Gender and sex are sometimes used interchangeably in mainstream literature, but they are different things. Understanding this difference makes it easier to understand how others experience sex and gender.
A person's sex refers to a constellation of biological attributes which someone has. Things such as anatomy, chromosomes and hormones come together to form one's sex (e.g., male, female, or intersex). More and more medical practitioners are recognising that sex isn't a simple binary, but rather exists on a spectrum, with different people possessing different sets of attributes.
Gender is a social construct. This means that it is something that is formed and accepted by people in society. Gender is a spectrum of many different identities. People can identify as men, women, neither or somewhere in between.
Being transgender means, someone's gender identity does not correspond with the sex they were assigned at birth. Just because someone presents a certain way (i.e., dressing a certain way, showing certain behaviours) that does not necessarily mean they have a certain gender identity.
Sex/Gender and Mental Health
Sex and gender-diverse people are statistically more likely to experience mental health issues. This is not to say that these aspects are the cause of these challenges, but instead, it is the discrimination and societal pressures they may experience which may impact their mental health.
As a product of this misunderstanding, there is a history of the medical profession pathologising LGBTQIA+ identities. To attend to this, medical practitioners, including Psychologists, continually work to develop ethical guidelines and modes of practice that respect, validate and affirm their clients' identities.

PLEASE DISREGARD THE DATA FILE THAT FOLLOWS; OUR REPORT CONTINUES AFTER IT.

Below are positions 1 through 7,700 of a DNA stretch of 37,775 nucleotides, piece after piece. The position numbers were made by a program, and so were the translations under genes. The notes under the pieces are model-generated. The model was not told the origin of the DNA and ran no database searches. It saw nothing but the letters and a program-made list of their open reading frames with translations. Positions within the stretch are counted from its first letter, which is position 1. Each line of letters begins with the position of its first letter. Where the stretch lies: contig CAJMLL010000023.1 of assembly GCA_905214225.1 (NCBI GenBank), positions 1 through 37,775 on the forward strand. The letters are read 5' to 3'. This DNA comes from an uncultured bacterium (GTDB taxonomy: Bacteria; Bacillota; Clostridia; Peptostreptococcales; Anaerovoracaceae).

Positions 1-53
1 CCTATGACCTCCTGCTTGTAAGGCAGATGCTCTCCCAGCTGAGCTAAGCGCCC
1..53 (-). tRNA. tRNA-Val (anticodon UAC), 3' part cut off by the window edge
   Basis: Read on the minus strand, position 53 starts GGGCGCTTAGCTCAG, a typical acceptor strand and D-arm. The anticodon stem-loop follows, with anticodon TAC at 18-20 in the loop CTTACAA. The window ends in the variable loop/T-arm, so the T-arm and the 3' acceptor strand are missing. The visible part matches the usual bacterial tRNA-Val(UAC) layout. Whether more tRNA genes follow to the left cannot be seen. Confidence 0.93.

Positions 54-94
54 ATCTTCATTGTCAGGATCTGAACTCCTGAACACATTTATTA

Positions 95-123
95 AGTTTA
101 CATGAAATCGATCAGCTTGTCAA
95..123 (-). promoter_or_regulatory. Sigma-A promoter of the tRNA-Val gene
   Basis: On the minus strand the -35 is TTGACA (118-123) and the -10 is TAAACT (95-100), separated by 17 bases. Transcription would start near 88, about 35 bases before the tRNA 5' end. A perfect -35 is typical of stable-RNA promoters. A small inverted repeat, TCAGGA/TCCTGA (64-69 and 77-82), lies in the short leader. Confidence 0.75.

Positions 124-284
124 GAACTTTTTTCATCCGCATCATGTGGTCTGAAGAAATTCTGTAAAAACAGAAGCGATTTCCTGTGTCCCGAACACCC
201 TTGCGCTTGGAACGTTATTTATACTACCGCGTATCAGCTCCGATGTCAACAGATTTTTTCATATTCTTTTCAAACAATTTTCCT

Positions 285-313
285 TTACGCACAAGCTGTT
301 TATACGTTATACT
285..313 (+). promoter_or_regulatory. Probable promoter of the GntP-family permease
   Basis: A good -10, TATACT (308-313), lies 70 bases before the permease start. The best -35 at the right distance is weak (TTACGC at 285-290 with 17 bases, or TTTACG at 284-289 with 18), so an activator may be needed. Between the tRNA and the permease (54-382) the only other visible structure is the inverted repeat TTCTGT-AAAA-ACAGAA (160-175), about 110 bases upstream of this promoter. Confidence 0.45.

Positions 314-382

Deadnaming is referring to someone by a name they used prior to transitioning. Similarly, this can be accidental or done with malicious intent. Regardless of the motivation, misgendering and deadnaming can have very real consequences for the person in question. For some, it can add to the experience of being disrespected, unaccepted and invalidated by others.
If you accidentally misgender or deadname someone, a helpful first step can be to apologise and refer to them correctly (rather than pretend it didn't happen). Recognising a mistake when it occurs is the first step to preventing it from happening again. Being mindful of the language you use when referring to others and asking when unsure are simple ways of preventing unintended harm.
As a cisgender man, I have not experienced discrimination on the basis of my gender. There is a privilege that comes with this, meaning, I have not experienced the toll this discrimination takes on a person. Recognising that one has privilege is not to say that their life overall is easier. It means recognising there are struggles that other people face, that they don't.